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    What’s up with Maine Senate contest?

    What’s up with Maine Senate contest?

    I’m still having a lot of trouble figuring out the Maine Senate race, and whether there’s anything we can do to salvage the seat in a three-way race with the former Governor running as an independent apparently in the lead.

    Via Pine Tree Politics:

    The message from the Republican Party and Democratic Party could not have been more different Tuesday night.

    On the left, Democrats gave an overwhelming victory to the most ideologically extreme left wing candidate in the field. The very moderate, inoffensive and amicable Democrat in the race, Matt Dunlap, never had a chance and was defeated easily.

    Any primary, particularly one with low turnout, gives an edge to the extreme. Candidates who are able to capture the imagination of the most passionate, most intense voters (which happen to be the most likely ones to actually show up in the beginning of June to a polling place) are the ones who typically win. With Dill, this theory was proven.

    But this was not the case in the Republican primary. The most conservative contenders in the primary – Poliquin, Bennett, D’Amboise and Plowman – all lost, and the victor, Charlie Summers, is the most moderate, centrist and collaborative option the GOP had.

    And while Summers is undoubtedly more conservative than U.S. Sen. Olympia Snowe, he also has a much more realistic claim to the pragmatic independence Maine is so proud of than the anointed one, Angus King.

    This certainly throws a monkey wrench into the narrative driven by the Democrats for longer than I can remember that the Republicans are lunatic extremists and the Democrats are about the sensible center.

    So now that the dust has settled, what are we left with?

    The conventional wisdom is, of course, that Angus King is already a United States senator and that what happened on Tuesday was little more than a footnote in his eventual march to Washington.

    That could very well be true, but I think the particulars of this race now present a unique opportunity for King to be upset.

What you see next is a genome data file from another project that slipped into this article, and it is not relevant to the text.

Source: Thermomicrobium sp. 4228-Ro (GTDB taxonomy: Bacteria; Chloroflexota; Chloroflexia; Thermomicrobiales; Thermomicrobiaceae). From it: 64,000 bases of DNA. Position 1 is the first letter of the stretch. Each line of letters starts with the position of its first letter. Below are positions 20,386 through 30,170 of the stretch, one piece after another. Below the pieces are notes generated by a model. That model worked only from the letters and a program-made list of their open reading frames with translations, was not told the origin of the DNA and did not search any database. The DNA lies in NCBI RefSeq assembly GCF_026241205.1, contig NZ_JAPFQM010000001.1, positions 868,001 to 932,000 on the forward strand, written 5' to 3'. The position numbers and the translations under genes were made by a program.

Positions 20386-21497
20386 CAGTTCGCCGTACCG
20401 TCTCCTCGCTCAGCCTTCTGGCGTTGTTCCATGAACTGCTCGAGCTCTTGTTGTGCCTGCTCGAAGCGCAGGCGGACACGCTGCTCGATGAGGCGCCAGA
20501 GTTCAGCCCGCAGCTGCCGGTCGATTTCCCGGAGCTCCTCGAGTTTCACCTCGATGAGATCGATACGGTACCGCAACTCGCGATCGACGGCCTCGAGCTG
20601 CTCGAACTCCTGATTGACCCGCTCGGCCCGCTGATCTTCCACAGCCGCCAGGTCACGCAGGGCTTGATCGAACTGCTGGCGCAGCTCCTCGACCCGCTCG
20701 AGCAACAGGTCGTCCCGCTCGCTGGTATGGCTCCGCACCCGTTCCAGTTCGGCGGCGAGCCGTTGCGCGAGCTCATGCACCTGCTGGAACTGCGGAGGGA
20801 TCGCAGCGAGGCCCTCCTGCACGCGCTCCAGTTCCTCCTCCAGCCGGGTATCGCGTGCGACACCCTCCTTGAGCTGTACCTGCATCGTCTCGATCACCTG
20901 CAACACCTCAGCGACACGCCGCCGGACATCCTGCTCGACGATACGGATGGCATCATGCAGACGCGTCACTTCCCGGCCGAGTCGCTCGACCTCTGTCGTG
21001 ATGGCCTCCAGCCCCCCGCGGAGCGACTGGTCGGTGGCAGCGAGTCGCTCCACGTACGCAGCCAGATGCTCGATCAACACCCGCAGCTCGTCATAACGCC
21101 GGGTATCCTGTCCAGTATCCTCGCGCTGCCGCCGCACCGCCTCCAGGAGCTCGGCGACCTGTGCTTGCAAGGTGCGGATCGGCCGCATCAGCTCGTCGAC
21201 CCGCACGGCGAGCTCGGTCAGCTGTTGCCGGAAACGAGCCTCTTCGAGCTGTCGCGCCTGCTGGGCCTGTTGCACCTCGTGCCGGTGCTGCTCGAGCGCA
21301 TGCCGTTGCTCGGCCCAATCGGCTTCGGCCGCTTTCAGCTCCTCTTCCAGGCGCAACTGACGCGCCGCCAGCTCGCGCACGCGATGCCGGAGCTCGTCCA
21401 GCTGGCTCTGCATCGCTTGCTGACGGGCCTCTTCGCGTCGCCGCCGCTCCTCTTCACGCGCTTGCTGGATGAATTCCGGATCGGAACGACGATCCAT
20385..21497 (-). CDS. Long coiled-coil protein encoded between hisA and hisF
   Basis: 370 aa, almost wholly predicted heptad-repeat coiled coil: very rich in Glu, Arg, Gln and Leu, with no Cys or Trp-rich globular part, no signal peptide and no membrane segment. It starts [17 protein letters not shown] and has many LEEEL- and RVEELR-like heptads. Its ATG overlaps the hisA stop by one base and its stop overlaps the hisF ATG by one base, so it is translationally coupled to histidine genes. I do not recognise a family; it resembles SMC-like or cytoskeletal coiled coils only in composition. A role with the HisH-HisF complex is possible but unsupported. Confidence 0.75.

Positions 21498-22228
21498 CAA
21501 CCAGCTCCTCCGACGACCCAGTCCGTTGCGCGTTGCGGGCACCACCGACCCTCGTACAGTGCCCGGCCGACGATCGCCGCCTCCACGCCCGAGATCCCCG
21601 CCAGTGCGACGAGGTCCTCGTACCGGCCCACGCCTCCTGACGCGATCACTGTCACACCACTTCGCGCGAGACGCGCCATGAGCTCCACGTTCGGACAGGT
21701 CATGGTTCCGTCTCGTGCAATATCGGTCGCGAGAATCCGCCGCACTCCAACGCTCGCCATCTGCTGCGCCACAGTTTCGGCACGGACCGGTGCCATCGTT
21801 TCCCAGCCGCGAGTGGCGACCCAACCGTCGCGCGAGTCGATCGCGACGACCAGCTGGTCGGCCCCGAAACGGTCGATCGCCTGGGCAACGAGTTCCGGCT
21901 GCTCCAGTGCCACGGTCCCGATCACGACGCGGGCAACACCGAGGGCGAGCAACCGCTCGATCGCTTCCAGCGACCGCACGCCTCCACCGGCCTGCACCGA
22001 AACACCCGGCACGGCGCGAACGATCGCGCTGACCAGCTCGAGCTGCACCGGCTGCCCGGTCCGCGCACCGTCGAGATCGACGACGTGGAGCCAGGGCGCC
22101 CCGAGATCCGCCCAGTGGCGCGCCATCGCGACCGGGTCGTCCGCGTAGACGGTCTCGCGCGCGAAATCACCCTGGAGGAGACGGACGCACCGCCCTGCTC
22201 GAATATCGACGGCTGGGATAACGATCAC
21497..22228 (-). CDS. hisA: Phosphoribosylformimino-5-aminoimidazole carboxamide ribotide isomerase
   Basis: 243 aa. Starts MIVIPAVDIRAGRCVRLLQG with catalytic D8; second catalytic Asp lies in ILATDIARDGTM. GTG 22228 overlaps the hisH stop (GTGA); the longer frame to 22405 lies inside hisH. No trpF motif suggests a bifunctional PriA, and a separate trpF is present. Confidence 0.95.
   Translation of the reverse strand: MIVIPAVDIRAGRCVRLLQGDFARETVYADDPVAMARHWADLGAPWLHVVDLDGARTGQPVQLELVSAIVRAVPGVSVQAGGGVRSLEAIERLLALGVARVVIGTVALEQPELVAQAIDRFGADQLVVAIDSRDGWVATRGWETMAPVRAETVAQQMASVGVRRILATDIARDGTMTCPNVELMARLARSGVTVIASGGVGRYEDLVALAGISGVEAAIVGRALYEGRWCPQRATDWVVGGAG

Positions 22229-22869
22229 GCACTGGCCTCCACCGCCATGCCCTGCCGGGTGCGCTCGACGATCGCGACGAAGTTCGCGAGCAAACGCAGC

More at the link.

    Help me out on this one.


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    SmokeVanThorn | June 16, 2012 at 1:39 pm

    There is this lingering misconception that Maine and NH are still rock ribbed, individualistic, conservative states – just ain’t true.

      Estragon in reply to SmokeVanThorn. | June 17, 2012 at 3:27 am

      Exactly. Immigration from Massachusetts has changed both states’ politics significantly. There was a time within my lifetime when Maine and NH were considered among the most dependably Republican and conservative states, but that time is long past now.

      King is just enough of a moderate to lose a lot of votes on the left to a more liberal candidate, so he may turn out to be vulnerable. Summers should run to the middle and conservatives should turn out for him. It’s too important a vote to let purity stand in the way of victory.

    Henry Hawkins | June 16, 2012 at 3:23 pm

    WAJ: “Help me out on this one.”

    Due to the cold climate, I attribute the politics of Maine to recurrent seasonal hypothermia among the citizenry, where the salient symptoms include sluggish thinking, mental confusion, and amnesia, which in turn lead to incoherent and irrational behaviors.

    To explain Florida, see ‘hyperthermia’.

    TrooperJohnSmith | June 16, 2012 at 4:46 pm

    I read the comments at the Pine Tree Blog and have to wonder if there’s something in the wat-ah up there. What happened to the archetype solid, independent New Englander?

    Give that state to Canada in exchange for Alberta.

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